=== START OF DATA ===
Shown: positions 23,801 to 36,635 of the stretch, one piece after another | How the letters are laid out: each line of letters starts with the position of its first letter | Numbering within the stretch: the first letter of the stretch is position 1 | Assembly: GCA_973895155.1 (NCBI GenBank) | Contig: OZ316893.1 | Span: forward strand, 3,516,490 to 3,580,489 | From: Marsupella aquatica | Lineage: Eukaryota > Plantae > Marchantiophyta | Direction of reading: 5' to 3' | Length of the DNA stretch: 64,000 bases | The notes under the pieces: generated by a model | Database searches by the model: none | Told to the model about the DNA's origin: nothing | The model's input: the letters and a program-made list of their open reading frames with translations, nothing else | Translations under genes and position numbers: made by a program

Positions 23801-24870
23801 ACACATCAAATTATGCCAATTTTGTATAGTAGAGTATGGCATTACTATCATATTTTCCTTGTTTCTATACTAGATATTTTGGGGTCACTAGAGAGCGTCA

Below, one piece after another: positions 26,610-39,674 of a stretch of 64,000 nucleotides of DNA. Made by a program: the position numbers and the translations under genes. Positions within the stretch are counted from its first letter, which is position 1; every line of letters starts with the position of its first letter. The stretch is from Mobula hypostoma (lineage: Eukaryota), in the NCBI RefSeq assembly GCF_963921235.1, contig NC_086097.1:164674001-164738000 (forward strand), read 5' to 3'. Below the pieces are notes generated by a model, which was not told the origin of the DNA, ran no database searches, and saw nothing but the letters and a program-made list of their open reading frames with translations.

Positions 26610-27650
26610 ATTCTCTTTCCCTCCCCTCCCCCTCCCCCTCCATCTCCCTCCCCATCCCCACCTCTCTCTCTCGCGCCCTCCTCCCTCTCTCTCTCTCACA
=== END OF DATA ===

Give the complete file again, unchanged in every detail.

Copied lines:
Shown: positions 23,801 to 36,635 of the stretch, one piece after another | How the letters are laid out: each line of letters starts with the position of its first letter | Numbering within the stretch: the first letter of the stretch is position 1 | Assembly: GCA_973895155.1 (NCBI GenBank) | Contig: OZ316893.1 | Span: forward strand, 3,516,490 to 3,580,489 | From: Marsupella aquatica | Lineage: Eukaryota > Plantae > Marchantiophyta | Direction of reading: 5' to 3' | Length of the DNA stretch: 64,000 bases | The notes under the pieces: generated by a model | Database searches by the model: none | Told to the model about the DNA's origin: nothing | The model's input: the letters and a program-made list of their open reading frames with translations, nothing else | Translations under genes and position numbers: made by a program

Positions 23801-24870
23801 ACACATCAAATTATGCCAATTTTGTATAGTAGAGTATGGCATTACTATCATATTTTCCTTGTTTCTATACTAGATATTTTGGGGTCACTAGAGAGCGTCA

Below, one piece after another: positions 26,610-39,674 of a stretch of 64,000 nucleotides of DNA. Made by a program: the position numbers and the translations under genes. Positions within the stretch are counted from its first letter, which is position 1; every line of letters starts with the position of its first letter. The stretch is from Mobula hypostoma (lineage: Eukaryota), in the NCBI RefSeq assembly GCF_963921235.1, contig NC_086097.1:164674001-164738000 (forward strand), read 5' to 3'. Below the pieces are notes generated by a model, which was not told the origin of the DNA, ran no database searches, and saw nothing but the letters and a program-made list of their open reading frames with translations.

Positions 26610-27650
26610 ATTCTCTTTCCCTCCCCTCCCCCTCCCCCTCCATCTCCCTCCCCATCCCCACCTCTCTCTCTCGCGCCCTCCTCCCTCTCTCTCTCTCACA